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UK rejects French claim of steps towards agreement over fishing rights row

fishing rights

UK rejects French claim of steps towards agreement over fishing rights row

A dispute between the UK and France over post-Brexit fishing rights has escalated significantly after a meeting between Boris Johnson and Emmanuel Macron, with Downing Street rejecting a French claim that the two leaders had agreed a path towards resolving the issue.

Johnson and the French president met alone for half an hour on Sunday morning on the fringes of the G20 summit in Rome, where they discussed the fishing row, as well as tensions over Northern Ireland and this week’s Cop26 climate summit.

In an unusual turn of events, Downing Street denied French officials’ claim that the two countries had agreed to work on “practical and operational measures” to resolve the dispute in the coming days.

In a post-G20 press conference, Macron said Britain must give ground or France would trigger threatened trade reprisals this week. “The ball is in Britain’s court. If the British make no movement, the measures of 2 November will have to be put in place,” he said.

The disagreement threatens to distract from the vital climate summit in Glasgow, where Johnson will greet more than 120 world leaders on Monday.

After the two leaders had met, with no officials present, Macron’s staff talked about “space for de-escalation in the coming hours”. But Johnson’s spokesman denied any agreement had been reached, or that there were even formal plans for more talks to discuss the situation.

“It will be for the French to decide whether they want to step away from the threats they have made in recent days about breaching the Brexit agreement,” he said. “Of course, we would welcome that if they want to de-escalate the threats that they have made.”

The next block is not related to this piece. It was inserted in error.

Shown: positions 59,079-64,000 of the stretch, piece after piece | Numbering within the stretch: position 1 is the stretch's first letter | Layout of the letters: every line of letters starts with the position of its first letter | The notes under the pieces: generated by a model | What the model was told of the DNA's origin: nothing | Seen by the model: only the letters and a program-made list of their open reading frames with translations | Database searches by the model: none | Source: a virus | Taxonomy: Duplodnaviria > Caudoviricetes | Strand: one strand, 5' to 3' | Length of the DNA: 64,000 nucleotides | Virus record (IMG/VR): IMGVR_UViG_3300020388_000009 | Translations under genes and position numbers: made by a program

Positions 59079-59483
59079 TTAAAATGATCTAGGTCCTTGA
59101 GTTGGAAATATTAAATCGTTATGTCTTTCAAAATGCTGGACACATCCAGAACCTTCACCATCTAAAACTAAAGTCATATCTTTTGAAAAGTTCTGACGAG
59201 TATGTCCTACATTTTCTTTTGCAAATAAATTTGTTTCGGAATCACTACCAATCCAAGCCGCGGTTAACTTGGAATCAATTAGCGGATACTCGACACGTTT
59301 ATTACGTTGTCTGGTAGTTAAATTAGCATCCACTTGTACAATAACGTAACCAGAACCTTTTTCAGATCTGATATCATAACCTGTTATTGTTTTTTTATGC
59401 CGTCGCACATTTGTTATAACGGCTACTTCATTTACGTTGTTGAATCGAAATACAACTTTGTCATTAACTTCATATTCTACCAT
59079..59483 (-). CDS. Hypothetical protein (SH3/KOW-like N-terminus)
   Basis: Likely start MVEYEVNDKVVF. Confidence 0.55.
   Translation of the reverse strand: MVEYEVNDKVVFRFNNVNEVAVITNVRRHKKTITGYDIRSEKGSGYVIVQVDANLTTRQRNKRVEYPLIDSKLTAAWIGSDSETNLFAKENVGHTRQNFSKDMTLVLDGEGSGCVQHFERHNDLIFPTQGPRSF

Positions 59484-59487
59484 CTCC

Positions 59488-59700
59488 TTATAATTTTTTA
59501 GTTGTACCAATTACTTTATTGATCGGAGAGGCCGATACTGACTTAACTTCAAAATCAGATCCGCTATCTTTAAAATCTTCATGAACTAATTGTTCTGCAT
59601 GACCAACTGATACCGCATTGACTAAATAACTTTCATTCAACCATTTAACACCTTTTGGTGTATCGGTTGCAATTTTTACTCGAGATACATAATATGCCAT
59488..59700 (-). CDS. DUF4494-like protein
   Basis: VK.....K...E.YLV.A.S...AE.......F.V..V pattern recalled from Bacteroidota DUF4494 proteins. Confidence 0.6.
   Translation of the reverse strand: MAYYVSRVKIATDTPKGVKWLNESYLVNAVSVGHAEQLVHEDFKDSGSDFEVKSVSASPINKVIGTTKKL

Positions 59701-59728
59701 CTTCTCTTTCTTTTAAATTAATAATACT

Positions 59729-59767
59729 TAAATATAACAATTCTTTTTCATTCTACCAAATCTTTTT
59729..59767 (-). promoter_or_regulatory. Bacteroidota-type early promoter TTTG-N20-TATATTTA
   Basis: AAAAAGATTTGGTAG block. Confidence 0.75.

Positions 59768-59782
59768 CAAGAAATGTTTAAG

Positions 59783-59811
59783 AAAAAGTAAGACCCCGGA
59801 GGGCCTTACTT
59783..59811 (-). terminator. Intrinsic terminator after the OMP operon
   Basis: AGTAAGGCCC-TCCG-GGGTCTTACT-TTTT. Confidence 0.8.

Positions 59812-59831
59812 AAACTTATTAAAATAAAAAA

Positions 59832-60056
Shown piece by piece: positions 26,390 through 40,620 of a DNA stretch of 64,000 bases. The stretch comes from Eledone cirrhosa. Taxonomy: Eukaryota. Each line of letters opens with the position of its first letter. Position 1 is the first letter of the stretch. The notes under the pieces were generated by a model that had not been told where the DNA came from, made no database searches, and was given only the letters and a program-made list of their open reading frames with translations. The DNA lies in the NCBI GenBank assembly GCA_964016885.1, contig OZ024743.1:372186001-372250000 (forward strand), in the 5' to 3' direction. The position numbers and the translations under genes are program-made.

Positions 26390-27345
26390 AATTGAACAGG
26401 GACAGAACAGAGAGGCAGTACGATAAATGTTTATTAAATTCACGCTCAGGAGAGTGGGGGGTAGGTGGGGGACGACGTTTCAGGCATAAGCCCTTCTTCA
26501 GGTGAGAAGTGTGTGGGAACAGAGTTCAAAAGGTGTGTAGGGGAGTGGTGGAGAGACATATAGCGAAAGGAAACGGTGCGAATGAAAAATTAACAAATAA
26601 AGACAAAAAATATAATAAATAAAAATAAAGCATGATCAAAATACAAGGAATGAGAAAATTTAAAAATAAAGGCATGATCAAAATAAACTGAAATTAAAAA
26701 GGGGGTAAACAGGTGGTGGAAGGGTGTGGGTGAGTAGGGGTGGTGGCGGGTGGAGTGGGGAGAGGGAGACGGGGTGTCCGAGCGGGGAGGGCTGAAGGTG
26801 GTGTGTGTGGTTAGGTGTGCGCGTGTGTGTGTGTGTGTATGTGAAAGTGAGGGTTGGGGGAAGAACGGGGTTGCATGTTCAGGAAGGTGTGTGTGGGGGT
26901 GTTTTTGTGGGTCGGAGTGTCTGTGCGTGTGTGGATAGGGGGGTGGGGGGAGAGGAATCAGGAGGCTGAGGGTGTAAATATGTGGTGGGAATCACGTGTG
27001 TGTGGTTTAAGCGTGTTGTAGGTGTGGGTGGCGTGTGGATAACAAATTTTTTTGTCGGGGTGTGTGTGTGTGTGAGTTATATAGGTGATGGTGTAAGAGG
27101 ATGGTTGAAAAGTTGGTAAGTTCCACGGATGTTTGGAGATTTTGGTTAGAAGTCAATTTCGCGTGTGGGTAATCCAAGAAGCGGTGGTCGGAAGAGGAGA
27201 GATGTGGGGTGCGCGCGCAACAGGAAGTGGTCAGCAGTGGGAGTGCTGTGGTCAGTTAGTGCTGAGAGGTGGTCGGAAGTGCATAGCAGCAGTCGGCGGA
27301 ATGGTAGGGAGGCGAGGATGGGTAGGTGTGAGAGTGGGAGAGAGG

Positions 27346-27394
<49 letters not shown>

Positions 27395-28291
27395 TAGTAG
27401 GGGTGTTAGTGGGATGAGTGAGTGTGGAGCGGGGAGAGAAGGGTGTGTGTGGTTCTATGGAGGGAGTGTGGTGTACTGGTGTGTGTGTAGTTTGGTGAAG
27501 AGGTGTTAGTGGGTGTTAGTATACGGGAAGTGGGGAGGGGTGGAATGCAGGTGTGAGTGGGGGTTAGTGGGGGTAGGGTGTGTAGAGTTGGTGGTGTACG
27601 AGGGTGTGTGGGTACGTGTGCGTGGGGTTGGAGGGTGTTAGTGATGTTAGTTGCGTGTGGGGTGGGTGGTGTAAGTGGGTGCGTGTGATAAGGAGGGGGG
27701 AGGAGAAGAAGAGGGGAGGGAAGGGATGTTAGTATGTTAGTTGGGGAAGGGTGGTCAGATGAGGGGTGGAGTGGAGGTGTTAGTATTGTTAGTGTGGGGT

Asked if this meant no agreement had been reached, the spokesperson said: “You would have to ask the French government about whether they want to proceed with the threats they have made.”

Questioned about the comments by French officials’ comments that the leaders had agreed to more “exchanges” between the two sides, Johnson’s spokesman said: “If the French government wishes to come forward with how they want to de-escalate the threats that they have made, then we would absolutely welcome them.”

Boris Johnson sought to slightly play down divisions at a post-G20 press conference, saying only: “The position is unchanged.” However, he did profess himself “puzzled” by a letter that the French prime minister, Jean Castex, sent to Ursula von der Leyen, the European Commission president, seeking an EU-wide response to the row.

Johnson also said the letter called for the UK to be “punished for leaving the EU”, which is not the case, with Castex giving the standard EU line about it having to be shown that being outside the EU could not have the same advantages of being a member.

Downing Street officials declined to say why, in their view, the French had given a seemingly misleading account of the meeting, but they did raise the possibility that the “mooted” exchanges were simply a reference to more standard, lower-level contact between officials that would be expected anyway.

Before the meeting, France’s Europe minister, Clément Beaune, argued in a Twitter thread that the UK seemed to be making a “political choice” to target French fishing boats, saying that while 90% of overall EU requests were granted, “all the missing ones are French”, meaning 40% of French requests had not yet been approved.

Johnson’s spokesperson rejected this: “We’ve seen comments ahead of the meeting from Clément Beaune that were completely untrue to suggest that all outstanding licence decisions are for French vessels.

“We’re applying a reasonable, evidence-based approach to all EU vessels, irrespective of what member state they belong to.”

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Business

Adopting CNG can reduce Nigeria’s inflation – FG

The Nigerian government has said that successfully adopting Compressed Natural Gas can reduce inflation, which soared to 33.69 per cent in April 2024.

The Programme Director of the Presidential Initiative on Compressed Natural Gas, Pi-CNG, Michael Oluwagbemi, disclosed this during a one-day South-South and South-East stakeholders’ engagement meeting in Port Harcourt, Rivers State.

He noted that Nigerians can realize between 40 to 50 per cent savings from petrol upon adopting CNG.

“It can reduce inflation. It is cheaper. You can realize between 40% and 50% savings from patrol. This is good for Nigeria, and it is safer.

“It is 18 times safer than petrol and diesel. It is cleaner and safer for the environment,” he said.

He added that Nigeria would save about $2.5 billion by converting every one million vehicles to CNG.